18 May 2020 | GWANGJU – ASSISTING cities and local governments to develop sustainably is at the heart of UCLG ASPAC’s work. Localising the Sustainable Development Goals (SDGs) has become one of the focus areas since its ratification in 2015. UCLG ASPAC has shown tremendous support to local governments to achieve the goals, such as through various capacity building activities, project development, and partnerships. Recognising the challenges that cities face in meeting the 2030 deadline, UCLG ASPAC introduces various approaches that cities can utilise. Within this understanding, UCLG ASPAC signed a Memorandum of Understanding (MoU) to collaborate with the Raoul Wallenberg Institute (RWI) and Gwangju Metropolitan City Government back in 2019, which aims to support local governments in localising SDGs with human rights approach. The launch of 2nd Blended Learning Course (BLC) addressing human right and the SDGs that was conducted virtually on 18 May 2020 was part of the implementation of the joint-commitment.
The launch was attended by more than 80 participants from local governments, civil society organisations, and the academe. Representing the RWI was Mr. Jason Squire, RWI Director of Regional Asia Office. Dr. Bernadia Irawati Tjandradewi, Secretary-General of UCLG ASPAC in her opening remarks highlighted that ‘No One Left Behind’ illustrated the main spirit of human rights. She invited the participants to observe a moment of silent in honour of those who sacrificed their lives during the uprising movement in Gwangju on the same date, 18 May, 40 years ago.
Through a video message, Mayor Lee Yong-seop of Gwangju discussed the plans of Gwangju City in developing the “Gwangju Human Rights Agenda 2030” and launching the “Gwangju International Human Rights Education Centre.”
Prof. Gyonggu Shin, Director at Gwangju International Center, elaborated on the Korean Strategy in handling the COVID-19 outbreak. Korea has provided protection of patients and assistance to citizens with a human rights-based approach (rights to live, political and social rights). According to Prof. Gyonggu Shin, it has implications to the future that promoting the human rights-based approach is in line with promoting a more inclusive economy, democracy, also building inclusive society, particularly for vulnerable groups, and protecting both individual privacy and public health. He also mentioned that the Korean Government treated everybody with no discrimination in terms of rights to treatment.
Prof. Morten Kjaerum, Director of RWI of Human Rights and Humanitarian Law in Sweden, said that human rights have a big impact on many aspects in dealing with COVID-19. The state has to respect, protect, and fulfil the rights of its citizens; mainly rights to life and rights to health. Local authorities need to find a way to reach out to more vulnerable society/minorities. They need to ensure that they have good communication with society. He mentioned that there are two key takeaways: 1) wherever severe restriction of human rights is introduced, measures need to be addressed and tested if it is proportional and necessary, constantly, regularly; and 2) by using the human rights-based approach, it is easier to reach out to the vulnerable ones, and to identify that access is given to everyone so that no one is left behind.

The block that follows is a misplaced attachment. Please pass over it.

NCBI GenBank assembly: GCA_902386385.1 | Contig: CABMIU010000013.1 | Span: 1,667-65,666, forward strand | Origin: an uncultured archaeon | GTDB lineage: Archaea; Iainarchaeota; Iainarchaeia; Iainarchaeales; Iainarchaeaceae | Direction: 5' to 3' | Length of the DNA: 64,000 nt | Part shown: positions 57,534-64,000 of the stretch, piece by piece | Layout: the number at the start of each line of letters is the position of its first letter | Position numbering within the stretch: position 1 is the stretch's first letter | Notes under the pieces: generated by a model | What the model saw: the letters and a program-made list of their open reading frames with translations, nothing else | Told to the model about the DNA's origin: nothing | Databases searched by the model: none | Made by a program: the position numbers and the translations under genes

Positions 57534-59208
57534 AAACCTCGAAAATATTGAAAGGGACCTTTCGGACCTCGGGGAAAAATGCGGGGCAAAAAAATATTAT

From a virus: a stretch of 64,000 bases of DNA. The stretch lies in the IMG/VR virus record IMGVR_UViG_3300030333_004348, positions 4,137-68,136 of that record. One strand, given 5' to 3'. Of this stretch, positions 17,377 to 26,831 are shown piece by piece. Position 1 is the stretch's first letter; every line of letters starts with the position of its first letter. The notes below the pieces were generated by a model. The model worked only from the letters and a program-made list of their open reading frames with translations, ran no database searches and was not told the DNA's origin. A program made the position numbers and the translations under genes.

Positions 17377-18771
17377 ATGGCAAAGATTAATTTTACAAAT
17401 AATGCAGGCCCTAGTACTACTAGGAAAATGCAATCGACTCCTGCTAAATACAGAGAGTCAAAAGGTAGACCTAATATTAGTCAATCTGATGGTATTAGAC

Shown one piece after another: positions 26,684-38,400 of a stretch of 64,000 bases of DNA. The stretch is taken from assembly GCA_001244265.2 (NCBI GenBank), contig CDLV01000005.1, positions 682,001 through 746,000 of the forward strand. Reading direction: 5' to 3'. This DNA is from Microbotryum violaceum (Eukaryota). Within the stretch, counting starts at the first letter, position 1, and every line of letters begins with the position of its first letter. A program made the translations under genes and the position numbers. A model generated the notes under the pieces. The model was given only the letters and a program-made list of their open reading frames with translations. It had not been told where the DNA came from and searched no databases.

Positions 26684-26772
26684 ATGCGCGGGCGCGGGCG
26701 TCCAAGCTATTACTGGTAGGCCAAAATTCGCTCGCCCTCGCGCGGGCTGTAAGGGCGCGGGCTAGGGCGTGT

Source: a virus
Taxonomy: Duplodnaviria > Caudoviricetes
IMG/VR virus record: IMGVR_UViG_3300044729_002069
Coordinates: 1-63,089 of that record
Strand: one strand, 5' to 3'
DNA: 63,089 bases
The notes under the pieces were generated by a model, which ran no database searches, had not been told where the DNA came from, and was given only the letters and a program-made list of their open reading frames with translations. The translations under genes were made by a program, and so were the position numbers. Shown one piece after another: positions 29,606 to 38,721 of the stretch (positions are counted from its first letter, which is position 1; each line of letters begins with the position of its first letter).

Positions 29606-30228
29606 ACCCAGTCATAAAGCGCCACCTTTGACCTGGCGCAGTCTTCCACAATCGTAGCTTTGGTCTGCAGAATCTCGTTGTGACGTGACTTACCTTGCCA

In relation to challenges faced by cities, Mayor of Salatiga (Indonesia) and Makati (Philippines) shared their updated challenge due to COVID-19. Mayor Yulianto of Salatiga highlighted that his city has formed a task force at the city level and sub-district level. Mayor Mar-len Abigail S. Binay of Makati City shared that Makati City is a financial centre city and leading innovator, but some businesses are temporarily closed down due to the pandemic which caused unemployment across many sectors. According to her, three important principles to focus on are public participation, non-discrimination, and accountability.
At the end of the session, Dr. Bernadia Irawati Tjandradewi invited participants to share their opinions through Mentimeter (www.menti.com). Result showed that most of the respondents are interested to promote human rights-based approach in SDGs localisation in their cities. They understand the linkage between this approach with SDGs localisation. Further, they also can learn from other cities from best practices shared.
This 2nd BLC is aimed to introduce concepts, experiences, and networks on localising human rights in the SDGs process to member cities of UCLG ASPAC. This course will combine online and face-to-face approach. Participants will be identified to enrich discussions at selected sessions in the annual event of the world human rights cities forum. The output is to have an individual project where participants have to put theories into practice and to present them at the forum in Gwangju.